Couple of weeks ago, the media reported that the Nigerian Army sentenced 54 soldiers to death by firing squad for the offences of mutiny and conspiracy to commit mutiny. The condemned soldiers were charged for refusing to obey orders from their commanding officer, Col. Timothy Opurum, to take part in an operation to recapture towns and villages in Borno State from Boko Haram.
Some of the accused testified that they refused to partake in the operation because they did not have the equipment to effectively carry out their duty; while others professed ignorance of the directive. A few others said their medical condition made it impossible for them to go on the said assignment. The harsh penalty has since elicited domestic and global condemnation.
In some military institutions, mutiny is a serious offence that carries the death sentence. But what really is a mutiny, and does the accused deserve to be executed? We’ll come back to these questions.
No one who has ever gone to war returns unscathed. When you go into the battle zone, one of three things is likely to happen to you: Death, physical injury or mental damage. In essence, if you don’t die in battle, something else dies in you; you will never be whole again. Besides, wars are very costly in other ways. It is for these reasons that many nation-states are hesitant to send their boys and girls to battle. And when they do, they are generally well-cared for.
But long before they become combat-ready, the government and its military establishment make available several things in readiness for war and the post-conflict environment. This is called “Combat Readiness” of troops. Professional armies are supposed to have this in place. Otherwise, the aims and objectives of the government will be abridged. For any nation’s Armed Forces to be effective therefore, it must be properly manned, properly equipped and properly trained in modern warfare (which included terrorism and counterinsurgency).
In addition to the aforementioned, three other things matter: civilian and military leadership; compensation; and morale. All these affect the cohesiveness and battle readiness of the troops (be it in the trenches, jungles, air, sea, or cyberspace). This leads to a simple question: “Is the Nigerian Armed Forces prepared and combat ready?” And by extension, is the Nigerian military ready and able to take on ragtag armies like Boko Haram? In the last two decades at least, many military strategists and professional soldiers do not consider the Nigerian Armed Forces “modern, ready or capable” of the demands of the 21st century.
Frankly, I doubt if any of the Service Chiefs – Air Marshal Alex Badeh, Major-General Kenneth Minimah, Rear Admiral Usman Jibrin, and Air Vice-Marshal Adesola Amosu –thinks in the affirmative. If indeed the Nigerian Armed Forces is not modern, ready or capable – why send its men into the battlefield. Why send them to confront a better-armed better-equipped and better-motivated Boko Harm? Why send them to their death and or to psychological injury?
Doing so is akin to sending them to commit suicide. And any officer or Commander-in-Chief that sends his men to commit suicide in the battlefield deserves to be severely reprimanded.
There have been several mutinies in history. For instance, there was the French Army mutinies of 1917; the 1931 Invergordon mutiny; the Velos mutiny of 1973; the Fort Bonifacio mutiny in 2006; and the 1st Battalion Yorkshire Regiment, British Army mutiny of 2013. What these tell us is that wherever you have the army, or men of the sea, there will always be mutinies. Since the war against Boko Haram began, there have been several cases of “disobedience, revolt and desertion.” In fact, mutinies are not foreign to colonial and post-colonial Nigeria.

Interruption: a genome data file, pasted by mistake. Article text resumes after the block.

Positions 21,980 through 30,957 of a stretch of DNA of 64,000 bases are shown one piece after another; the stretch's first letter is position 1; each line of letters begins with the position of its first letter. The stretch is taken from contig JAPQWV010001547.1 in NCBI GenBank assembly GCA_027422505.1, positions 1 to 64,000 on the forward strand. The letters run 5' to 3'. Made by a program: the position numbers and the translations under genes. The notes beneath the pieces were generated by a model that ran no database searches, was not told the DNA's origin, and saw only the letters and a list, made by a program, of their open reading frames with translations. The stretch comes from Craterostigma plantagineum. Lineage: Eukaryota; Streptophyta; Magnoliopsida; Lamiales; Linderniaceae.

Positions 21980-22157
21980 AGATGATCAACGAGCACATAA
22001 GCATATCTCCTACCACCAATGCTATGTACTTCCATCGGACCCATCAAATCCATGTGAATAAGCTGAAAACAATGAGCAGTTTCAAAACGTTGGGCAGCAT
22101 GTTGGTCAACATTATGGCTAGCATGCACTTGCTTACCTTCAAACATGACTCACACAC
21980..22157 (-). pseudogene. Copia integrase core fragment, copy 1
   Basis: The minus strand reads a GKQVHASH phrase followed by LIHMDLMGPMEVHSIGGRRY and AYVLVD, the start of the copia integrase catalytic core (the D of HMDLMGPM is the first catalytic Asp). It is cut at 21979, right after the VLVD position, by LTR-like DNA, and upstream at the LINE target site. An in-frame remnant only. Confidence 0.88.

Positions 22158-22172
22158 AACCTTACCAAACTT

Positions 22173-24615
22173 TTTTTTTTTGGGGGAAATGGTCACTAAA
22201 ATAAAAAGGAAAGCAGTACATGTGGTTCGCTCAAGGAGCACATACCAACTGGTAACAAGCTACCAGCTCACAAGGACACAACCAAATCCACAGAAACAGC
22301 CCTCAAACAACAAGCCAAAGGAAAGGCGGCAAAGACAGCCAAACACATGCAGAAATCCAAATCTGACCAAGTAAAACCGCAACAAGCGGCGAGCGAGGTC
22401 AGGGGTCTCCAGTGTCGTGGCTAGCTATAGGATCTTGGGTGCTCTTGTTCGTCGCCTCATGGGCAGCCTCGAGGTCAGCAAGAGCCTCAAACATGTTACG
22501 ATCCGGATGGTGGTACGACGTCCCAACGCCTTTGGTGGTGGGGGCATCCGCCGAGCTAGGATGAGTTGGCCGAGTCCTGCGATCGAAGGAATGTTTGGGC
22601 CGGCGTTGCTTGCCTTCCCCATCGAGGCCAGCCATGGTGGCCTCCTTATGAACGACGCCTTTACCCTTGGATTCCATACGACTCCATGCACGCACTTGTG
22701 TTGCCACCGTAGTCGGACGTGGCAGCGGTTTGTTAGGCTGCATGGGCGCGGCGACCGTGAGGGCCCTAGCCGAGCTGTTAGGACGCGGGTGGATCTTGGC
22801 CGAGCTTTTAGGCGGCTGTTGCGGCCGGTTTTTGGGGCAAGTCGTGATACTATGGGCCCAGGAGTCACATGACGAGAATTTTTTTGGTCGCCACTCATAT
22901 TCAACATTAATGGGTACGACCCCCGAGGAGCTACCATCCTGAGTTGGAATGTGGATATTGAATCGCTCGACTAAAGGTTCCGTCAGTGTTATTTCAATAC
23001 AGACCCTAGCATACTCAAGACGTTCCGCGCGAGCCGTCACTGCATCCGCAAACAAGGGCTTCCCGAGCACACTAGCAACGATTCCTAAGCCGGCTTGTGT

What is a mutiny anyway? According to publicly available sources, mutiny is a “concerted disobedient or seditious action by persons in military service, or by sailors on commercial vessels. Mutiny may range from a combined refusal to obey orders to active revolt or going over to the enemy on the part of two or more persons. In the armed forces, it is considered one of the gravest crimes against military law.”
But what if the order is unlawful? Say, executing such a directive might lead to the death of innocent civilians, or that the result might be considered a crime against humanity? Or, as in this particular case, what if the soldiers were right: They didn’t have the necessary equipment to effectively carry out their duties?
I am not sure what the Nigerian military law says about unlawful orders. It is however pertinent to note that public records show that the “US military law requires obedience only to lawful orders. Disobedience to unlawful orders is the obligation of every member of the US military, a principle established by the Nuremberg and Tokyo Trials following World War II and reaffirmed in the aftermath of the My Lai Massacre during the Vietnam War.”
Let me touch upon a point I made earlier: The Nigerian Armed Forces is not ready for modern warfare. It is especially ill-equipped to take on Boko Haram. I am not sure anyone in and outside of the military would dispute this fact. This being the fact, how do we – how do the generals, the President, the National Assembly and the public – expect our combatants to effectively engage and defeat threats like Boko Haram?
Those who sign up to join any of the military branches know and understand the fact that they may be killed on the battlefield. Every soldier knows that. Nonetheless, every soldier should have a fair fighting chance. They need not die needlessly or “die for nothing.” To execute these soldiers for disobeying unlawful orders is not only unconscionable, it is inhumane.